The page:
My husband supported me the best way he could. He was keeping a roof over our head and working hard. He had a new business and a sick wife, all while grieving his own father’s death. Sometimes he would come home and throw up from stress and then get right back to work.
Your book touches on serious issues, and you write these heart-rending scenes, but then you make me laugh on the next page. Was the humor an intentional balance for the hard stuff in your book?
The book is filled with humorous moments, and that’s done purposefully because I want people to feel like they’re talking to a friend over a glass of wine or a cup of tea, to discuss their issues and laugh. When you’ve been through trauma, it helps to find pockets of happiness and humor. There’s one scene that takes place at my father’s funeral. We are all crying and grieving, the rain is pouring down as we’re shoveling dirt on my father’s coffin, and suddenly my mother shouts that she’s lost her keys. Everybody freezes and looks toward the grave. In retrospect, it was a very funny moment during a very sad time. Life is not linear.
How have the themes of your book dictated what you want to focus on in your writing career moving forward?
Before Knocked Down, I published a book called We Got Game!: 35 Female Athletes Who Changed the World. Even though it’s a middle-grade nonfiction book, it really is a segue to this book because the themes are very similar. Both books are about women, their voices, and making sure we’re heard. I write about equality both on and off the playing field, about being taken seriously, about advocating for ourselves and uplifting other women. That’s the direction that my work is continuing to go.
It was important for me to write Knocked Down because not only did I want to tell my story, I wanted to create space and light for it in the world. And, in doing so, I’m hoping to help others feel that they’re not alone, that they have a story to tell, and their story is worthwhile.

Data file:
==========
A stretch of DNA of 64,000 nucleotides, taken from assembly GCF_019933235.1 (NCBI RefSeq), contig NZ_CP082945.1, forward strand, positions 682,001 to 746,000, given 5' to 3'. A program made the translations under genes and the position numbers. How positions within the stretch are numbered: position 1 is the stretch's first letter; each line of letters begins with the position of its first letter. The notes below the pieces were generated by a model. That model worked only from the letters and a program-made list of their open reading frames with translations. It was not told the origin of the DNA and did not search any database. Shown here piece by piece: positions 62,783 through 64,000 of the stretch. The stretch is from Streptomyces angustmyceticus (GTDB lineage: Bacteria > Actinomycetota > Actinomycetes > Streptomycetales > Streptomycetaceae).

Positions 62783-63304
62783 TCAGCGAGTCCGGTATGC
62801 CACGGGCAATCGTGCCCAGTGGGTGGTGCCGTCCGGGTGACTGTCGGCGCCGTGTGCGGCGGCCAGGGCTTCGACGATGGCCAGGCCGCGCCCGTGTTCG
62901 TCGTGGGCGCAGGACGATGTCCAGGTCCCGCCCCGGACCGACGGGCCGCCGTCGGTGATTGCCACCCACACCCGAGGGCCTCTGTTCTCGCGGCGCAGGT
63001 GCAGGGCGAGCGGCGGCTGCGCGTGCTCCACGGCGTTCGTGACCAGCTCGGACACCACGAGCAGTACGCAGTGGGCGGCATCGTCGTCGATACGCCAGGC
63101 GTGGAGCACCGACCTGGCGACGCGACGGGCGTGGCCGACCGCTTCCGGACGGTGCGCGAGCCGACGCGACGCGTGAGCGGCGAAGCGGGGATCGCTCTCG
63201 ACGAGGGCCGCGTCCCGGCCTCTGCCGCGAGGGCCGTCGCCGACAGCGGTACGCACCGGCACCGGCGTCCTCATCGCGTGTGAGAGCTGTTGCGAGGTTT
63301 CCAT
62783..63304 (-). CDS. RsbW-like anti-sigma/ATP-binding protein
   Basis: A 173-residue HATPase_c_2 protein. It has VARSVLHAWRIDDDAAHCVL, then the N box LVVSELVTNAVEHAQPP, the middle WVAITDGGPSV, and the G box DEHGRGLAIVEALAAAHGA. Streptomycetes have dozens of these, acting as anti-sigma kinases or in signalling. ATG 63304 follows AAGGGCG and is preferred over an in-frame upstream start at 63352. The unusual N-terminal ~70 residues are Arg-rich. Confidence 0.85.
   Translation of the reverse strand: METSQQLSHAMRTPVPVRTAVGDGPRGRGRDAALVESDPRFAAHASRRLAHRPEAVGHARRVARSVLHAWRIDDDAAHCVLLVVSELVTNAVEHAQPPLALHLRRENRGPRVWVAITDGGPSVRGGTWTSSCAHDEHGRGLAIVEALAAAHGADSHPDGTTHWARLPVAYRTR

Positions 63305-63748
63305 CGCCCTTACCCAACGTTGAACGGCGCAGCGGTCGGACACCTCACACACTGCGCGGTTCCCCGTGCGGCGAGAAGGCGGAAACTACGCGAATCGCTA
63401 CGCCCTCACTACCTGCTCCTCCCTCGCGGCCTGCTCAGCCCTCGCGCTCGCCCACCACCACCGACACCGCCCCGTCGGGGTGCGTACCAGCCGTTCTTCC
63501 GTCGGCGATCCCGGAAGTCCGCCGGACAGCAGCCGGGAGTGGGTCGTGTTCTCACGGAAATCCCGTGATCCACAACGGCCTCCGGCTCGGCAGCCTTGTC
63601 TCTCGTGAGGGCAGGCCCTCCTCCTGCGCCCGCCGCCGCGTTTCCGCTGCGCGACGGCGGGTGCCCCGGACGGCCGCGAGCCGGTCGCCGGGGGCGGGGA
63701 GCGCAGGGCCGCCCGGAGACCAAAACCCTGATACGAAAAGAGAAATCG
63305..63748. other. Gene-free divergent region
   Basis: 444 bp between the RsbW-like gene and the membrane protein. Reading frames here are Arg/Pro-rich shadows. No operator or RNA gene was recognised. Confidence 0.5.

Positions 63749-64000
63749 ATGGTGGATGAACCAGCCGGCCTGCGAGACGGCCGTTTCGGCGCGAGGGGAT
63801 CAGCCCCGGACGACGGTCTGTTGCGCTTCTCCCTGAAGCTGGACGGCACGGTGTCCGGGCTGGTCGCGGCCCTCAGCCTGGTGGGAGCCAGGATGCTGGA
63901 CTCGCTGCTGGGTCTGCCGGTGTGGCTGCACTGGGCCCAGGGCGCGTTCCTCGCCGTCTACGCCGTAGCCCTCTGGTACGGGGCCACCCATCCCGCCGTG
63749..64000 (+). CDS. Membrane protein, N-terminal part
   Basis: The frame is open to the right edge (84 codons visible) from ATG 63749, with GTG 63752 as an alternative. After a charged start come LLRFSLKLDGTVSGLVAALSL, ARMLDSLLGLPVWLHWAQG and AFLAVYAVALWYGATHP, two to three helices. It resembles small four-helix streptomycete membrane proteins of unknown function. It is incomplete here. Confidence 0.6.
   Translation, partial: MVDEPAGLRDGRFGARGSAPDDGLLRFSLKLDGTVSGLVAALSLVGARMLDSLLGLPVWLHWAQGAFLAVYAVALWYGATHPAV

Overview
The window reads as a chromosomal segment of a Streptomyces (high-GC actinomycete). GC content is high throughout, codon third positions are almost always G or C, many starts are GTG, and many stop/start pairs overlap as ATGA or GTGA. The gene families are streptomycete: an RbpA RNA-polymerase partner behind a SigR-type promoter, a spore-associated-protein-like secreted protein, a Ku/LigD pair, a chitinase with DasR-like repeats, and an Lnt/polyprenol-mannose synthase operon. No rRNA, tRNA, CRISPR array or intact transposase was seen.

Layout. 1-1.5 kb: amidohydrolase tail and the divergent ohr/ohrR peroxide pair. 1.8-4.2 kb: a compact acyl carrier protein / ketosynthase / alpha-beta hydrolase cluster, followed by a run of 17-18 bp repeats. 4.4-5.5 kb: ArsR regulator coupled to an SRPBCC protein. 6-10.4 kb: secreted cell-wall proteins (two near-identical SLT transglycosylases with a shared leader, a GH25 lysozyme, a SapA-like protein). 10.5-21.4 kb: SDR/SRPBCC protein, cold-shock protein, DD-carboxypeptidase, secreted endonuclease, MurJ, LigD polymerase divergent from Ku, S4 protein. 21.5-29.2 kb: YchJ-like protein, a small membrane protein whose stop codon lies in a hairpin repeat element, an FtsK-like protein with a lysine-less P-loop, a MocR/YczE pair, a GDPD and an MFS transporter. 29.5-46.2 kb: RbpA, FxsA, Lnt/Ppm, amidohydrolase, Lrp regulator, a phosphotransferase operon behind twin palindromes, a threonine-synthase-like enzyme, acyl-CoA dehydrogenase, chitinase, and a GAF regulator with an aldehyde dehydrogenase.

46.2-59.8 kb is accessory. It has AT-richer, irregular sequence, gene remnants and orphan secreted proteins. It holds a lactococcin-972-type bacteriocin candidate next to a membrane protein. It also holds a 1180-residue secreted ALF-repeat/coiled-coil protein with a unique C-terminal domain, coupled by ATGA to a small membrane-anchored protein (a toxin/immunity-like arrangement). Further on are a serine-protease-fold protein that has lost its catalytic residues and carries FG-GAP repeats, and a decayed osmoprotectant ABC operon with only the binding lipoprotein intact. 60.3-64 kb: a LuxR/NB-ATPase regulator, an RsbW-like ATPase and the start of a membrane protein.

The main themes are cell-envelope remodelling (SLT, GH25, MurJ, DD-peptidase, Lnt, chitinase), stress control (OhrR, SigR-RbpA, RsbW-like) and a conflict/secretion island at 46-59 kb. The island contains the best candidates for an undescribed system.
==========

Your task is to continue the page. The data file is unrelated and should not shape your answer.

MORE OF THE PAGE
I think a lot of women are blindsided when it comes to their health. Many times, we feel like we’re supposed to just ignore it, buck up, and go on with life like everything is fine. That affects not only our physical bodies but our mental health. I really would like to raise more awareness about how our mental health suffers when we don’t take care of ourselves physically.
So, what’s the other side of the story? For these hardships and/or medical traumas? Did you walk away from your high-risk pregnancy with any nuggets of wisdom?
Life doesn’t throw you curveballs. Life is the curveball. We’re always going to be faced with obstacles. When we get to the other side we’re different people, and we’ve grown. Life is about navigating these moments and working through our trauma and our grief and finding wisdom.
With all our flaws and all our pain we get to know ourselves better, and it really whittles down what’s important in a person’s life; what you can tolerate, what you can’t tolerate, what you’re willing to sacrifice, and what you’re not willing to sacrifice.
Megan Margulies is a memoirist and freelance writer. She is currently working on a book of essays about learning how to trust her unpredictable body. Visit her website at meganmargulies.com.